Last September, the Animal Health and Welfare (Ban on Hare Coursing) Bill 2020 was put forward in the Dáil, by Paul Murphy TD. The bill seeks to end hare coursing in the Republic of Ireland. At a press conference outside the Dáil, TDs were joined by a number of animal rights and welfare organisations including the National Animal Rights Association, the Irish Council Against Blood Sports, the ISPCA , Not For Your Entertainment and Militant Left supporters.
What is hare coursing?
Hare coursing is a cruel and barbaric sport in which hares are terrorised, mauled and sometimes killed by greyhounds for the profit and entertainment of spectators. More than 5,000 hares are captured from the wild each year, confined in captivity and in close proximity to other hares (they are naturally solitary animals) and then chased by greyhounds that are 10 times their size. In the last four years, 75 hares have been reported as killed or euthanised following injuries. This is unacceptable cruelty.
The practice is legal in only three EU countries, including Ireland, and is banned in both Northern Ireland the UK. This is the third attempt to ban hare coursing, the previous bill was brought before the Dáil in 2016.
We are not naïve enough to believe that this government are any different now than they were in 2016 when they last voted against the ban. We do not think that they have suddenly become more compassionate. Fine Gael and Fianna Fáil are on record countless times supporting hare coursing. Enda Kenny, who was the Fine Gael Taoiseach when the 2016 bill was defeated, was seen giving the thumbs up to hare coursers who had been invited into the Dáil gallery. Sinn Fein continues to support this cruelty too, voting in favour of it at their most recent Ard Fhéis, despite numerous TDs talking out of both sides of their mouth on the issue. They are said to be reconsidering their stance at their next Ard Fhéis. The Green Party, who have always opposed the sport have now backtracked because they are in government with Fine Gael and Fianna Fail, and are willing now to vote against the bill in a disgusting and compassionless U-Turn on policy.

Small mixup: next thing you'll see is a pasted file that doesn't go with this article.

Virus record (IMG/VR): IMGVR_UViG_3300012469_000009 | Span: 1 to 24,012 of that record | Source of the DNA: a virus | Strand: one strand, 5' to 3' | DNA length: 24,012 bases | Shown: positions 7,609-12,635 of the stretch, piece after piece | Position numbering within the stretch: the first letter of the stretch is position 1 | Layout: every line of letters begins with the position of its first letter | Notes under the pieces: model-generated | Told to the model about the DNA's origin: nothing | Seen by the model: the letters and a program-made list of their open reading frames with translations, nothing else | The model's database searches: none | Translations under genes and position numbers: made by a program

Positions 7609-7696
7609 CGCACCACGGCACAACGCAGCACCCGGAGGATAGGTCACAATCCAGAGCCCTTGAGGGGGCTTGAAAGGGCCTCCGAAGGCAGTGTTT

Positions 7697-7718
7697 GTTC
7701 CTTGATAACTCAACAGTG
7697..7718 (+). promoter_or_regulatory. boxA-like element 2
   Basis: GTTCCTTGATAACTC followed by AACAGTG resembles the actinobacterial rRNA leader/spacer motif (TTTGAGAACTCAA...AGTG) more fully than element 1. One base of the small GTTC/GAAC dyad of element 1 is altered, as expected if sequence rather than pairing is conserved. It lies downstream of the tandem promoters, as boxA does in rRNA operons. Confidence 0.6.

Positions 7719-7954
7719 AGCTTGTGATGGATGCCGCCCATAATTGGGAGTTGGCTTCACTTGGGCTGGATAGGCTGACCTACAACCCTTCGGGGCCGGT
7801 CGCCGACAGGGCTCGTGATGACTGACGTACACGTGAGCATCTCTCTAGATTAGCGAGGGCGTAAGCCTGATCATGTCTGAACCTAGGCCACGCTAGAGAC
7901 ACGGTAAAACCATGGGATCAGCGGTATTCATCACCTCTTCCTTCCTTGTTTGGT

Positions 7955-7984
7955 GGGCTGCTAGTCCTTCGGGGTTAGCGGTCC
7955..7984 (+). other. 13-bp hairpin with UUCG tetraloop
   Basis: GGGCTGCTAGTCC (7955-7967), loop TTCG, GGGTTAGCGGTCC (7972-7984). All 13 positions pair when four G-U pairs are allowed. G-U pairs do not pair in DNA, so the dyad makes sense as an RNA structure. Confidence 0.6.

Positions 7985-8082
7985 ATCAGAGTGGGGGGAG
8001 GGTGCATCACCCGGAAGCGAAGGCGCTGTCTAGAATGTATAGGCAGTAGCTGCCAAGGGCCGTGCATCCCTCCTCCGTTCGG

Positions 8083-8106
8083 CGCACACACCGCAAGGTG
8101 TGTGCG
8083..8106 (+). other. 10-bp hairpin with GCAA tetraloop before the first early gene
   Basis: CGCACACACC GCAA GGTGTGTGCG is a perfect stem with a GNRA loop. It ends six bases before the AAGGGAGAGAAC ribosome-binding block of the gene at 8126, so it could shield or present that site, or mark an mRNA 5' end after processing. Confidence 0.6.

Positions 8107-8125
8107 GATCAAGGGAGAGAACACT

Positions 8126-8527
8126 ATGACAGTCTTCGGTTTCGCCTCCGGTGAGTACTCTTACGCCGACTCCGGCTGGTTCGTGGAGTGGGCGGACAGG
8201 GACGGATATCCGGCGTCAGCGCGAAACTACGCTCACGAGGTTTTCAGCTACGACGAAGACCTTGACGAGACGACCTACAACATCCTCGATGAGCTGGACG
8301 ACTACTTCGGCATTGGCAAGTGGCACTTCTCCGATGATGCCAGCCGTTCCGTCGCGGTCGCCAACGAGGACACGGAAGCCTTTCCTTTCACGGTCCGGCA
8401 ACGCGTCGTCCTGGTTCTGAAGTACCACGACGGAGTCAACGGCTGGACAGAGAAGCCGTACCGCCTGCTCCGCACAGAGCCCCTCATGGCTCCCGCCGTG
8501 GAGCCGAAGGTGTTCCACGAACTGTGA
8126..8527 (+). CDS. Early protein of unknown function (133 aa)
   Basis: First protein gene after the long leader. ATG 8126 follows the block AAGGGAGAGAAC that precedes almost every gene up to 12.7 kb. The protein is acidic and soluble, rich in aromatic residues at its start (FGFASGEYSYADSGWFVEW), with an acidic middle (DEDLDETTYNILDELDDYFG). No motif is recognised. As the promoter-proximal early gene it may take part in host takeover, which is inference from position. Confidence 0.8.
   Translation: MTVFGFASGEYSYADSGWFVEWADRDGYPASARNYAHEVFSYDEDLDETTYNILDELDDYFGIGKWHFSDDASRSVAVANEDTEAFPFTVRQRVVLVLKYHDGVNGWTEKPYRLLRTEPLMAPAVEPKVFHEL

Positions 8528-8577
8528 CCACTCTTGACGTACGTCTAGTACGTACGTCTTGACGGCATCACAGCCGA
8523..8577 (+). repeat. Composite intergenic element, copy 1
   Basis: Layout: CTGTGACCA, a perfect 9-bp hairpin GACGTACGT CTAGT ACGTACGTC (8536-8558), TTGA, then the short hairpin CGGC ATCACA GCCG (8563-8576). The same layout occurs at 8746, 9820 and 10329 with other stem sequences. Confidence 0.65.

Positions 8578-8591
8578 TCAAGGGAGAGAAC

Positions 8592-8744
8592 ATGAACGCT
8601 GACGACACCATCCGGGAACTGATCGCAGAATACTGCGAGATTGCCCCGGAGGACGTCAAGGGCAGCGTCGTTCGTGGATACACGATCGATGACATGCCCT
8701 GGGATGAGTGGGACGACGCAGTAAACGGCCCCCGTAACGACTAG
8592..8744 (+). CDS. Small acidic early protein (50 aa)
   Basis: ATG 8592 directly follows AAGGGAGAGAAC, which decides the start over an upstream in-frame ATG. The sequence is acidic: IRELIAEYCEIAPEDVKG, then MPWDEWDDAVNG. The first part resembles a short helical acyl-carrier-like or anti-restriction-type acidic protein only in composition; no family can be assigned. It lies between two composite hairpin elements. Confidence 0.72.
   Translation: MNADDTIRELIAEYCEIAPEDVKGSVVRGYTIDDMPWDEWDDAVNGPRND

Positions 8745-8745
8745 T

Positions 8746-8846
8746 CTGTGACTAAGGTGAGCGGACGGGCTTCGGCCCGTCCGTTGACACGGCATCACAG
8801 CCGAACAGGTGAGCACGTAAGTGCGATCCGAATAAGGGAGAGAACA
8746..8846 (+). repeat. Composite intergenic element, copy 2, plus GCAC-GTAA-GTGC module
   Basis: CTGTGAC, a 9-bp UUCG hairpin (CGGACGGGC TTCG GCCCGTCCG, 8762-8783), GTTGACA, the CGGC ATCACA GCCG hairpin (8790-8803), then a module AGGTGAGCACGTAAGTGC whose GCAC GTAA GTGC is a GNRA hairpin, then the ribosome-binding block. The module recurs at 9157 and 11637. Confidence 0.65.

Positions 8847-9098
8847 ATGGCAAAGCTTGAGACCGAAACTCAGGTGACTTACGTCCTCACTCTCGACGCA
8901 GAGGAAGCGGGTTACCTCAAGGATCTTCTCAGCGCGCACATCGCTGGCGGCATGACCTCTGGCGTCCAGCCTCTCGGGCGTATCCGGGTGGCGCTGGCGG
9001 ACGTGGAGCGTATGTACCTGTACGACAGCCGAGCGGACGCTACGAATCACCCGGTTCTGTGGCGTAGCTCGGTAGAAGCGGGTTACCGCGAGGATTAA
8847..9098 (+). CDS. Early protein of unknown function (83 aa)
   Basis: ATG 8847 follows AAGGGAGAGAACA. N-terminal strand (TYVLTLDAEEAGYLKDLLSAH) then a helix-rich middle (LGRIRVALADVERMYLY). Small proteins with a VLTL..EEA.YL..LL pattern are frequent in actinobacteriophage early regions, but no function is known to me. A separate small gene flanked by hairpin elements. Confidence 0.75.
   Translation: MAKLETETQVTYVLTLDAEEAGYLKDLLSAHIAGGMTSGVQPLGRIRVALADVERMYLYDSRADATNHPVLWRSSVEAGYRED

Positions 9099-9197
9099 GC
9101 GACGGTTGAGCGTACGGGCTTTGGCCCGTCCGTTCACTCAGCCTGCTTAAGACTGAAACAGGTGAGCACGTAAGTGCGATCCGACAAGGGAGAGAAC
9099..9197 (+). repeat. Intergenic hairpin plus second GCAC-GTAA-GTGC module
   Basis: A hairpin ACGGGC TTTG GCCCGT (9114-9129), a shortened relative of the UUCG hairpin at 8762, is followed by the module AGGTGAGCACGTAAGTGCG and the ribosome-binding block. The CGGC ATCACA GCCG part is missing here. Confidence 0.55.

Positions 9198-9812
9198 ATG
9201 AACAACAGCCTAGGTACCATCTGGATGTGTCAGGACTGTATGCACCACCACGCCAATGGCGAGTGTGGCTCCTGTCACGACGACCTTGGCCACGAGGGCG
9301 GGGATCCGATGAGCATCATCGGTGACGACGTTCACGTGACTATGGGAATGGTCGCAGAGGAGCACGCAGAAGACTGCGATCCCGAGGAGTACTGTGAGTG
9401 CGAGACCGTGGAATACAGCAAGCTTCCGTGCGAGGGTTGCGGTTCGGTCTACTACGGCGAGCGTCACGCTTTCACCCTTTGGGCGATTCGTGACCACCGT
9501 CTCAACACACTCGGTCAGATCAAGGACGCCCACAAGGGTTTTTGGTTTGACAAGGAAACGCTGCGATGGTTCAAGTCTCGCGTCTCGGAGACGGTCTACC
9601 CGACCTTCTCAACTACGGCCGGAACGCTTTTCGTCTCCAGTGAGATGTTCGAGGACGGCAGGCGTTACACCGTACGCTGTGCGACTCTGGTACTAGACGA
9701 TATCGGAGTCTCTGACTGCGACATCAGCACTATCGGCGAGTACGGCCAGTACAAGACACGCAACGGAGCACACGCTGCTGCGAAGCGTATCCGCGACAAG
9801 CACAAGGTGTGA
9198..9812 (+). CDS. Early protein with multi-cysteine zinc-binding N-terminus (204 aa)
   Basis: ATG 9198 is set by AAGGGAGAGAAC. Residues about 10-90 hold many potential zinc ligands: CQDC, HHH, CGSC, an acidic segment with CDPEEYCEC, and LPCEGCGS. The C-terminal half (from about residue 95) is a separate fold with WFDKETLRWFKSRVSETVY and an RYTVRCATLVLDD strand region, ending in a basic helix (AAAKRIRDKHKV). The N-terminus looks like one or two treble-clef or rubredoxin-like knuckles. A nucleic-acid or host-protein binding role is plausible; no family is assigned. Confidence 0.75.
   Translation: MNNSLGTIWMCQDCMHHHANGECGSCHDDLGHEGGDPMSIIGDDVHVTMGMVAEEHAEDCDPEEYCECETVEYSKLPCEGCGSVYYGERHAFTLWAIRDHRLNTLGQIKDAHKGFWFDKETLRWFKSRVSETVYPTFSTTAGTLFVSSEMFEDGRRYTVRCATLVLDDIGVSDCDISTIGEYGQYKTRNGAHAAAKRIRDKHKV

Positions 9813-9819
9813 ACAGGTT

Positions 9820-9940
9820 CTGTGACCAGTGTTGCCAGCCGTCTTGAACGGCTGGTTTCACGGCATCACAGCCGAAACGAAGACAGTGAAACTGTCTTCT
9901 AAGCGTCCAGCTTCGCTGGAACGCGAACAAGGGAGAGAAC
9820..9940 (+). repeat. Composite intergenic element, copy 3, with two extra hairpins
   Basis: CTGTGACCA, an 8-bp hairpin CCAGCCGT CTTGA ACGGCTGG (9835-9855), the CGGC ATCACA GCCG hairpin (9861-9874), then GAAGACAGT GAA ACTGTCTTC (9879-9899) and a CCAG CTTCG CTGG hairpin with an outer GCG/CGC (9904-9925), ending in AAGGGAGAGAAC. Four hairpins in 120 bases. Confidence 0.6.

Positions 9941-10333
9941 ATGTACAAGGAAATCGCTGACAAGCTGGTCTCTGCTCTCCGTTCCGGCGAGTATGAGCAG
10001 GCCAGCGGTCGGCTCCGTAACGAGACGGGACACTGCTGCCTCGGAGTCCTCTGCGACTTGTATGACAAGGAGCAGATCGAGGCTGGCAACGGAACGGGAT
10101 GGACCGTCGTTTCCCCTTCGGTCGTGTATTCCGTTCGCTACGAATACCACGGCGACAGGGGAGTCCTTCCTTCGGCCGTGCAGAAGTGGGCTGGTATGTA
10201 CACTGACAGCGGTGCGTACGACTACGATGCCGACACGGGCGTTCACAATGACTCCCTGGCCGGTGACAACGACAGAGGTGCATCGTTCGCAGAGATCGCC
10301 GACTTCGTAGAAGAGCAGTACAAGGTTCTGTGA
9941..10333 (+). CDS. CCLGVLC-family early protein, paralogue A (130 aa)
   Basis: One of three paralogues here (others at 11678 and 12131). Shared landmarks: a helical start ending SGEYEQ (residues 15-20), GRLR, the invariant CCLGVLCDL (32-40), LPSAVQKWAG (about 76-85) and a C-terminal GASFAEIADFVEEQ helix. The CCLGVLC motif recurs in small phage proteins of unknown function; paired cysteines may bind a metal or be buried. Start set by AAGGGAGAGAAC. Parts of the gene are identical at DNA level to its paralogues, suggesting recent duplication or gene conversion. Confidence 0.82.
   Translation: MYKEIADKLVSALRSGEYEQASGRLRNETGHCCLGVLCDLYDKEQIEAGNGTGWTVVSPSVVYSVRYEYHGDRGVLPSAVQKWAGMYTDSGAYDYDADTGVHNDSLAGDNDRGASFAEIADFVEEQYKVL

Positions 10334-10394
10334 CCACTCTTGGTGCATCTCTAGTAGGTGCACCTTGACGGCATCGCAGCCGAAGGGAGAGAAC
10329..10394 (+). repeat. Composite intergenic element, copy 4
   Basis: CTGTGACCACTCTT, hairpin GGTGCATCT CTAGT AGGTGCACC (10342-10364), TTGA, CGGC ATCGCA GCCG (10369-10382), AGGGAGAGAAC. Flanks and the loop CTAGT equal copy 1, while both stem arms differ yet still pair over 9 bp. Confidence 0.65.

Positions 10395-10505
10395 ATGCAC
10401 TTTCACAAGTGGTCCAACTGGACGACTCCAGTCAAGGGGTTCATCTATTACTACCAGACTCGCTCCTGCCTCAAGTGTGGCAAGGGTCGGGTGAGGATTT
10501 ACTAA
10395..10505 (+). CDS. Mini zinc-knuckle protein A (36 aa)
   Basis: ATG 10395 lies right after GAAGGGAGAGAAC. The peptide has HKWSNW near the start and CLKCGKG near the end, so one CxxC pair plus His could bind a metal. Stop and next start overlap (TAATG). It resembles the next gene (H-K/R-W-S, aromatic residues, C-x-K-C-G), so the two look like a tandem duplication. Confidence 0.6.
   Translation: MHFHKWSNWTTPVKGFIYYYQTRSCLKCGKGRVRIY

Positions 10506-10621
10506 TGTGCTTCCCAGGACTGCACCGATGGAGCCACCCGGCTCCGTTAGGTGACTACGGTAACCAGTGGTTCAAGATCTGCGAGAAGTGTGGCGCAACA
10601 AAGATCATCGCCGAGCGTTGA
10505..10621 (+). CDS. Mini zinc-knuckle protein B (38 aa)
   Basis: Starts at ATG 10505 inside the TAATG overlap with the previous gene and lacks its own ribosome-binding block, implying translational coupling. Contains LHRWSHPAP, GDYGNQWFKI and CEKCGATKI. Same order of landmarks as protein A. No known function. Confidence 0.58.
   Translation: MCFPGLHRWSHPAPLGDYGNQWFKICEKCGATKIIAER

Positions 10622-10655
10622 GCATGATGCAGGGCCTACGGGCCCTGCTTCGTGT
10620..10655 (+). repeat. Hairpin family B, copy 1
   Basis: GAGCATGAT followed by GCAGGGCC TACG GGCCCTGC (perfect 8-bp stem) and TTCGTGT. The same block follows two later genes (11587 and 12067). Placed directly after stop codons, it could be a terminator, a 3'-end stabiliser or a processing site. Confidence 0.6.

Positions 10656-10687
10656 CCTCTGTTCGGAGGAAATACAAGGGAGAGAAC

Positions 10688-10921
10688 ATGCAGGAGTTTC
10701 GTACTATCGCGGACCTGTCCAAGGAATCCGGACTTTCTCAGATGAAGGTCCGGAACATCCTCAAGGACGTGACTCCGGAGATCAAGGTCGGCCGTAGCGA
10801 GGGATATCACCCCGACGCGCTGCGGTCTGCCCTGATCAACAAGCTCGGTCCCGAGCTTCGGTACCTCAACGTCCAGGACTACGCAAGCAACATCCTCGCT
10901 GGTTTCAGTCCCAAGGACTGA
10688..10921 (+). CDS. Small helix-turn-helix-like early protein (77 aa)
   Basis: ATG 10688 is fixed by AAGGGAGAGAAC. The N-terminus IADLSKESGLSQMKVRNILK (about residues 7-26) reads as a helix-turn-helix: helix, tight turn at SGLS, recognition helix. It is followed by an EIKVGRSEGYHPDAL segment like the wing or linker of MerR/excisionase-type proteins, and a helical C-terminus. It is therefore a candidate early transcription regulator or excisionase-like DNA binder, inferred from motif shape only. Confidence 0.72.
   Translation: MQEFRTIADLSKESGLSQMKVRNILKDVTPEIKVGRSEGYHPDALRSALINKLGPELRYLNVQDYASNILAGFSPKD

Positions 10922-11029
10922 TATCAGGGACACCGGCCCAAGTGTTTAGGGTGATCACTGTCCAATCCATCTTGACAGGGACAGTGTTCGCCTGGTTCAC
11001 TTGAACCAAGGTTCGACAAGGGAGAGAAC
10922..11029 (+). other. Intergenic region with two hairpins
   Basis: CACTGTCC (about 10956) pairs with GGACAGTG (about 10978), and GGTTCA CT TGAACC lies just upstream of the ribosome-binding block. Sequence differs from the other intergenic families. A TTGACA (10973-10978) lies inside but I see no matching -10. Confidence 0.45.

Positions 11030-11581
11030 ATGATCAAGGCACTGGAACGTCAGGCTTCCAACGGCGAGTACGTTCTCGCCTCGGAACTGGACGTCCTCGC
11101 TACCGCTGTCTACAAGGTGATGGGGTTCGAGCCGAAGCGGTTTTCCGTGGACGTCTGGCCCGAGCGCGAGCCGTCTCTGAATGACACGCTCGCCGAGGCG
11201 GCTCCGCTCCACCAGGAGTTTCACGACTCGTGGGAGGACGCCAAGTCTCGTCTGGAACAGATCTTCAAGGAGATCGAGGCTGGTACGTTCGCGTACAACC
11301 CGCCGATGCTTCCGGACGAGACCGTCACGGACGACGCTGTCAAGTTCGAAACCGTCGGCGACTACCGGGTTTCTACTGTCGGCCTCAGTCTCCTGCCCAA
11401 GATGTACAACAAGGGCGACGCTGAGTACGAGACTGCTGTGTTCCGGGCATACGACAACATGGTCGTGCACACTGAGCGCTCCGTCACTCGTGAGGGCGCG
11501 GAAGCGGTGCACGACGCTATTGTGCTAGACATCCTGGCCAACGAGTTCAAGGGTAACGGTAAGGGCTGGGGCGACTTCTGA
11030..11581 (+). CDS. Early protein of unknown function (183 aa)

Building on public support
However, with the correct pressure put on the establishment parties they can be forced to support this bill. We have already seen it happen twice, with bills to ban wild animals in circuses and ban fur farming being successful. These victories were not handed to us because the Irish government had a change of heart, it was because ordinary people got involved in the campaign, put pressure on the government and had a show of strength that frightened the government enough to grant us these concessions. In a recent poll by Red- C, 77% of the population have said they support a ban on hare coursing. This is the vast majority of the electorate, including in the rural constituencies that are regularly brought into the debate as pro hare coursing areas. We have seen the power of the working class in their ability to fight for change, like in the movements against austerity and the water charges, or in repealing the eighth amendment.
On a practical level, we need people to mobilise in support of this bill. Contacting local TD’s, attending protests, talking to others and convincing them to get involved will all be vital in ensuring that this bill passes.
Socialist change necessary
In order to achieve real gains for animals we need to look at changing society. While reforms can be won, they are hard fought for and we have a list the length of our arm on what we need next. The establishment may grant us certain things when they’re put under enough pressure, but capitalism is not willing or capable of truly ending cruelty to animals.
We support campaigns that will better the lives of animals in Ireland, but animal cruelty, particularly when profitable, is part of the capitalist system we live under. We must unite the fight for animal rights with the struggle for a socialist society and ensure animals wouldn’t be abused and exploited for profit or entertainment.